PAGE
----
Texas head coach Steve Sarkisian was spot on when he attempted to spin Saturday’s loss to Alabama into a win for the program.
For a game that is pretty definitively decided, there’s a lot of room for interpretation in football.
A win is a win and a loss is a loss, but the nuance within that is sometimes greater than the sum of the parts it appears to be. Take Saturday’s loss by the Texas Longhorns and how it isn’t really a loss beyond the obvious.
The 20-19 loss to Alabama fully counts as a whole loss against the program, but to take it at face value is missing the point.
That’s something that Longhorns head coach Steve Sarkisian wants to be explicitly clear about. After the loss, Sark boldly told reporters that it wasn’t Alabama that defeated his team rather it was the clock that did them in.
All the Longhorns needed was a little more time.
A normal reaction to this is to roll your eyes and chalk this up to Football Guy nonsense. Texas had a six-point lead in the third quarter at home against the best school in the country and couldn’t hold it. The rules of the game are what they are, and the Longhorns didn’t beat Bama within the allotted time every game is played.
What’s next, a comment about how if only Texas had more points they would have won?
Moral victories are the opiate of the coaching masses, but rather than be rude and snarky about Sarkisian’s comments let’s appreciate the fact that this is a rare case where nuance is relevant.
This is a dangerous thing to say, especially in a post-fact world in Texas, but it’s not what you say it’s how you interpret it.
Don’t focus on the fact that Texas blew the lead, it had a six-point lead on the No. 1 school in the country. The Longhorns didn’t lose, they let a National Championship finalist escape with one-point lead. Alabama didn’t win, it needed a miracle play to set up a last-second field goal to avoid losing to Texas.
The importance is putting the right emphasis on the right syllable.
Keep in mind the Longhorns tried to hold that lead with their backup quarterback, who replaced an injured Quinn Ewers and was also injured himself. Was it sloppy play that led to Bama being penalized more than it ever has been under Nick Saban’s rule, or was it Texas getting inside their heads?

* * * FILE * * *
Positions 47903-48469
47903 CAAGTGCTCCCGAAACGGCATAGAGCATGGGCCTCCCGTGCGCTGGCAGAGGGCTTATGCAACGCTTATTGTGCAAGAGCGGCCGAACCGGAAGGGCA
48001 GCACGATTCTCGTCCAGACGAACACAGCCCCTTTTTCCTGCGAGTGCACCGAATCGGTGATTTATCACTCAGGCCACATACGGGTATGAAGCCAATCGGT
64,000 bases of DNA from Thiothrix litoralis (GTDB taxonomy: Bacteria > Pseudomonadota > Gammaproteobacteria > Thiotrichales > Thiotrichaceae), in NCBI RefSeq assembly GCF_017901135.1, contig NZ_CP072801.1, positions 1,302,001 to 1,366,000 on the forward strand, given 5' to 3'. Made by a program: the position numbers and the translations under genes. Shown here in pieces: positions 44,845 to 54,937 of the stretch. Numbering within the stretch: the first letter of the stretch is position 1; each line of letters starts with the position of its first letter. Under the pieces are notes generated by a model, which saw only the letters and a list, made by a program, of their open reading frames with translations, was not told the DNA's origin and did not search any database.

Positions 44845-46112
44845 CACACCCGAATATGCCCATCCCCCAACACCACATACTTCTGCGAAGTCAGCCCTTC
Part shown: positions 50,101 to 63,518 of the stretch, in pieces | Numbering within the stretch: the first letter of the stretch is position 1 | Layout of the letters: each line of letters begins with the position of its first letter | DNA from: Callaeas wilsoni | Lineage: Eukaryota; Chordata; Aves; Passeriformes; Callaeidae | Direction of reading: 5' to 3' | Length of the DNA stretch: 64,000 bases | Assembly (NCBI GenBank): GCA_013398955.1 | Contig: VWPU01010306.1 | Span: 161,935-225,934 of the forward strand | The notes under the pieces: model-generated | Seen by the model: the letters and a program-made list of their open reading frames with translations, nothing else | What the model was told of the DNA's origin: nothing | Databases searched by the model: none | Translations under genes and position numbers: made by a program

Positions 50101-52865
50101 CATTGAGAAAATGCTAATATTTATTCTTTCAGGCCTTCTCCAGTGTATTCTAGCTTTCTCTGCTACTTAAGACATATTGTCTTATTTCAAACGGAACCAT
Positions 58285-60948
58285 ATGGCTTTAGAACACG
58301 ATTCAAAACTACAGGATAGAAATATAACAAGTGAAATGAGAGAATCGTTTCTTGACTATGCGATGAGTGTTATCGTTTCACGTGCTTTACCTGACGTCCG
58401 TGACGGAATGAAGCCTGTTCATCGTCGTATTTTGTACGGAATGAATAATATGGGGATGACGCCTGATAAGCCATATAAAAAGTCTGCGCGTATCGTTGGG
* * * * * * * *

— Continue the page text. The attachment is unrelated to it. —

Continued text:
What happens if Texas isn’t called for a highly questionable roughing the passer penalty that negated a safety in what ended up being a one-point game? Or that late missed facemask which would have extended a drive and both drained more clock in a game Alabama needed almost ever second to come back, and likely would have produced a touchdown not a field goal for Texas?
Perception is merely a lens through which reality is viewed, especially in college football and especially for a school as down on its luck as Texas has been.
Over the last handful of years, the only consistent thing about Texas football has been the number of jokes its been the butt of. Seeing TEXAS BACK doesn’t so much summon dread as it does laughs, and the school has deserved every bit of criticism it’s received. But Saturday went a long way in starting to shift perceptions, and for the first time in what seems like forever, there’s more hope than hopelessness.
We need to see how the Longhorns respond after the loss to get a good read on just how bright the light at the end of the tunnel is, but
Let’s also not gloss over what Sark is really saying and who he’s saying it to; He’s saying Alabama didn’t win the game rather Texas let them escape and the person he that’s directed at is Nick Saban.
When was the last time Texas had this sort of edge and it landed? Better yet, when was the last time Texas had any edge at all?
Texas is in SEC country now, and moral victories don’t produce championships, but the Longhorns played a style of Big Boy Football we haven’t seen them play in a very long time.